- the roof of the corpus callosum is also frequently involved, rather than the callososeptal interface (which is more typical of multiple sclerosis), resulting in 'icicle' or linear 'spoke' lesions that look to hang from the roof of the corpus callosum 11
Signal characteristics of all of these lesions include:
- T1: lesions are low signal, especially in the chronic stage (see T1 black holes) 1,2,8,11
- T1 C+ (Gd): lesions frequently enhance during the acute stage 1,2,8,11
- T2/FLAIR: lesions are high signal 1,2,8,11
- DWI/ADC: normal, although T2 shine-through may be appreciated on DWI 1,11
Treatment and prognosis
Although Susac syndrome generally has a monophasic and self-limiting course, case series-level evidence suggests management of the acute episode with immunosppressants such as prednisolone 14. Intratympanic injection of dexamethasone has also shown to help with hearing loss, although in severe cases cochlear implants should be considered 6,14. Some patients may have residual neurological sequelae, especially related to retinal infarction 14.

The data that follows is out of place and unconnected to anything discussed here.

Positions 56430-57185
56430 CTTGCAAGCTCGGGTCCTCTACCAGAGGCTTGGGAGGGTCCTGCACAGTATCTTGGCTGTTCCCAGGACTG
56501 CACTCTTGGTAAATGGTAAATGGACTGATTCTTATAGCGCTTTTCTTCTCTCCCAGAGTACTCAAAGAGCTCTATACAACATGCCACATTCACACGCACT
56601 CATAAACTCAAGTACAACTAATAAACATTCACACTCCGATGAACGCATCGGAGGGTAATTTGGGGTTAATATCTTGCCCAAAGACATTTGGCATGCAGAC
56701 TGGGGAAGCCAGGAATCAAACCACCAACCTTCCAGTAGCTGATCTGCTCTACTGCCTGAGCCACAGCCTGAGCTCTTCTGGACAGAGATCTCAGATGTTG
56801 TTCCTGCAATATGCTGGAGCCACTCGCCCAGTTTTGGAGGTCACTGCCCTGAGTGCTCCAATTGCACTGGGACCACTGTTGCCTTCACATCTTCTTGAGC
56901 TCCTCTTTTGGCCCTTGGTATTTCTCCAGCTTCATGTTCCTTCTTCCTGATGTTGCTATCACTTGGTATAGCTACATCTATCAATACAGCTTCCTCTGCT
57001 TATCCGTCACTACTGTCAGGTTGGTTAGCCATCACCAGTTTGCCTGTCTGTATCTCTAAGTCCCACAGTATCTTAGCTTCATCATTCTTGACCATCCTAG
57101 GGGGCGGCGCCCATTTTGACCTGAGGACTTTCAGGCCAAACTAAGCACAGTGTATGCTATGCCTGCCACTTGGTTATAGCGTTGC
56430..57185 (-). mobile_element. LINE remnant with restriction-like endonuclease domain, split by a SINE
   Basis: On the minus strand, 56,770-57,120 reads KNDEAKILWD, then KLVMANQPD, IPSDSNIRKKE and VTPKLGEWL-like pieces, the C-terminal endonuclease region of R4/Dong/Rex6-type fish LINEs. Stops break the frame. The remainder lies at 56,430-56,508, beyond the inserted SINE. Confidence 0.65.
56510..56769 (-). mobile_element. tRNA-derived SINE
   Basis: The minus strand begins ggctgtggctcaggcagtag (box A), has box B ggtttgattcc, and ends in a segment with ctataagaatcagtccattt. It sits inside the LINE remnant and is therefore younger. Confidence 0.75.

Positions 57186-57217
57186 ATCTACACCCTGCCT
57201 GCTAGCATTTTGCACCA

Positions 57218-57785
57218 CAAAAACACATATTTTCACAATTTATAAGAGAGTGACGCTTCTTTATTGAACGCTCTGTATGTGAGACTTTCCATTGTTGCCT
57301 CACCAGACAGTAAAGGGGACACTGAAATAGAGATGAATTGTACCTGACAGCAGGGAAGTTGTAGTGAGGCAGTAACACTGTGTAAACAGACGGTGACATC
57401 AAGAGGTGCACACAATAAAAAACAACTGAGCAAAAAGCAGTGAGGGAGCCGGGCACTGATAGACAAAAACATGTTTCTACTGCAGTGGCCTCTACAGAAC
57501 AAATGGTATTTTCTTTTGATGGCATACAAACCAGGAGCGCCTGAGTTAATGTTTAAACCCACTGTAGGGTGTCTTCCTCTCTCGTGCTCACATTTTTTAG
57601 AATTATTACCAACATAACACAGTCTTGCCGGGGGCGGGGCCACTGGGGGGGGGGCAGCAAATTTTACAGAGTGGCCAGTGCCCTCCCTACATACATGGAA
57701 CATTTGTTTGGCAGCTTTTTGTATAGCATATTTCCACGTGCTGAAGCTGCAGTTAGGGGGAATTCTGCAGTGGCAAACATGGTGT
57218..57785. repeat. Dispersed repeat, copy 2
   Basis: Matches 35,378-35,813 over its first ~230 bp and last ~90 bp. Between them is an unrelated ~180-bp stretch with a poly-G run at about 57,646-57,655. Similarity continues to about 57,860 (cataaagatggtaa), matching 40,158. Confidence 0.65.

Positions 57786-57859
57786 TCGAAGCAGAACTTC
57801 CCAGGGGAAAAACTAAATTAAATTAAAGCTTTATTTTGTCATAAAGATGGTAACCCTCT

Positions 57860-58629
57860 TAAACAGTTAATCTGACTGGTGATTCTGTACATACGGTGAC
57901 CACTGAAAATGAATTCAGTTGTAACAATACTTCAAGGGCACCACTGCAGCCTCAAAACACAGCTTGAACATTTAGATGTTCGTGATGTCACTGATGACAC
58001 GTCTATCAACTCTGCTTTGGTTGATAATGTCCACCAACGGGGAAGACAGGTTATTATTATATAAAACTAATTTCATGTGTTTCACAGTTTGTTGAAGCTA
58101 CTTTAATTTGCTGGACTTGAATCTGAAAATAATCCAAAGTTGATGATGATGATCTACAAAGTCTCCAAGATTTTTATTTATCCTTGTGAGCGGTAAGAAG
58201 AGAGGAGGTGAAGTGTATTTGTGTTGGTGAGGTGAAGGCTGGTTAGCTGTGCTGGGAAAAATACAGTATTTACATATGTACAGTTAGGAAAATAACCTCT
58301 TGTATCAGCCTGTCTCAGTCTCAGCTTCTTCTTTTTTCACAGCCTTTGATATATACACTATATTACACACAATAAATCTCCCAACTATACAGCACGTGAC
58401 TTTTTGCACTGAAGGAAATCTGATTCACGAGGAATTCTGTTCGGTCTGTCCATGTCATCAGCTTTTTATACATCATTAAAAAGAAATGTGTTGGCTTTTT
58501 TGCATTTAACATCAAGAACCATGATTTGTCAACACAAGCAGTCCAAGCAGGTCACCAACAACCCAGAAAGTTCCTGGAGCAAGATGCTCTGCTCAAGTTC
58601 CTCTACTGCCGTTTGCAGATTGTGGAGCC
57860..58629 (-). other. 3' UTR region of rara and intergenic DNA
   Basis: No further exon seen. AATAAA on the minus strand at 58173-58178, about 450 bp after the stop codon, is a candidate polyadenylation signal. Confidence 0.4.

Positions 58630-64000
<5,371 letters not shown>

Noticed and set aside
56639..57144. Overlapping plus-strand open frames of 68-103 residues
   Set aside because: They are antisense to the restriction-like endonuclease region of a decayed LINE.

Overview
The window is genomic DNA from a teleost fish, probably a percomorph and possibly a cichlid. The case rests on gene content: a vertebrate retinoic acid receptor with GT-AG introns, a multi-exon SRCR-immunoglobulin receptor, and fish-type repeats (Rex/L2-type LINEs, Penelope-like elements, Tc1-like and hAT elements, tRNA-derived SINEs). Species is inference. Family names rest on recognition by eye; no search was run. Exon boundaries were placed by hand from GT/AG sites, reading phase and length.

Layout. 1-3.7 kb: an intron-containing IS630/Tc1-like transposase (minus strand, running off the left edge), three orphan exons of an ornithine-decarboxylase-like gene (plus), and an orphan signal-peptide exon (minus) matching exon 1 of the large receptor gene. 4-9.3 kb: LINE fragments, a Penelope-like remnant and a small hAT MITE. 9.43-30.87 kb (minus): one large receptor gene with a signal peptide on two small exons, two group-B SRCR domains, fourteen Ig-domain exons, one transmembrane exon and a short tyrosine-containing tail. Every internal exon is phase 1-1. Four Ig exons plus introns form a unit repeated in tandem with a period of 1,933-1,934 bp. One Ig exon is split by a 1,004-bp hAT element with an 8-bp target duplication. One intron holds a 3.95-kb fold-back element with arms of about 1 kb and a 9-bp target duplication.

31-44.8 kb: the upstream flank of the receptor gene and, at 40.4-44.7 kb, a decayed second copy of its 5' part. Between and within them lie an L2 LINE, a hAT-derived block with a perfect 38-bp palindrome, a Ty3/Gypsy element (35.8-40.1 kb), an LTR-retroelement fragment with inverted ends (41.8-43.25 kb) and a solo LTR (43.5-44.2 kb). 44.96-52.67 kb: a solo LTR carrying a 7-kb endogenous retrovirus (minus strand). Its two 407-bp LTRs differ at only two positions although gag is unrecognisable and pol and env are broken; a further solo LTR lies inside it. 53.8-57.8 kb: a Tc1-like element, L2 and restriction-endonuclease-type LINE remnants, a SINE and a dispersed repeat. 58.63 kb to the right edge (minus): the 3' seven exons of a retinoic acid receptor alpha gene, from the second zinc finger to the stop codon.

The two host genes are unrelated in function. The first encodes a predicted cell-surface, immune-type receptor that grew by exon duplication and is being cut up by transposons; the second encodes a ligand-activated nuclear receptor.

History and etymology
Initially described by John O. Susac (1940-2012), an American neurologist and neuro-ophthalmologist, and his colleagues in their 1979 seminal paper describing two patients with the classic clinical triad 3. The eponym was famously first used in 1986, when a patient was presented in a neuro-ophthalmology conference with the same triad that Susac et al. had described, prompting one member of the conference to exclaim “this is Susac’s syndrome” 15.
Considerations on the basis of pure radiographic (MRI) appearances include:
- 1. Susac JO. Susac's syndrome. AJNR Am J Neuroradiol. 2004;25 (3): 351-2. AJNR Am J Neuroradiol (full text) - Pubmed citation
- 2. Demir MK. Case 142: Susac syndrome. Radiology. 2009;250 (2): 598-602. doi:10.1148/radiol.2502051865 - Pubmed citation
- 3. Susac JO, Hardman JM, Selhorst JB. Microangiopathy of the brain and retina. Neurology. 1979;29 (3): 313-6. Neurology (abstract) - Pubmed citation